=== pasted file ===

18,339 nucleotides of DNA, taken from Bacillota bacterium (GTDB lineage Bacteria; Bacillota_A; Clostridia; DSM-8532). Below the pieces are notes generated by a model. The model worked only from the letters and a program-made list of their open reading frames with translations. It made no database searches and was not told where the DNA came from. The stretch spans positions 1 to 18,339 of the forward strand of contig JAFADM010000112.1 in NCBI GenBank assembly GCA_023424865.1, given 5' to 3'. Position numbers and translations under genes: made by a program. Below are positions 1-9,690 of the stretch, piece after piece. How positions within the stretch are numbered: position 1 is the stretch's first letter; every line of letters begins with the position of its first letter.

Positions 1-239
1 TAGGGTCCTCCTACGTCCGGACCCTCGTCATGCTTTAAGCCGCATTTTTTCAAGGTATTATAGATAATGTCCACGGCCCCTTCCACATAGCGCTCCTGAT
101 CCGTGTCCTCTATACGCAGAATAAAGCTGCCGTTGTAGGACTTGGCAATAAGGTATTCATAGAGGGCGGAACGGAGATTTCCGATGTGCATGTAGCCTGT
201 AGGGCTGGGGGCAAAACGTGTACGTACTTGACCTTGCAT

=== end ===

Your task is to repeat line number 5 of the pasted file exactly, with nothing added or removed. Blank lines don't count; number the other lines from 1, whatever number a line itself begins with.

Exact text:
201 AGGGCTGGGGGCAAAACGTGTACGTACTTGACCTTGCAT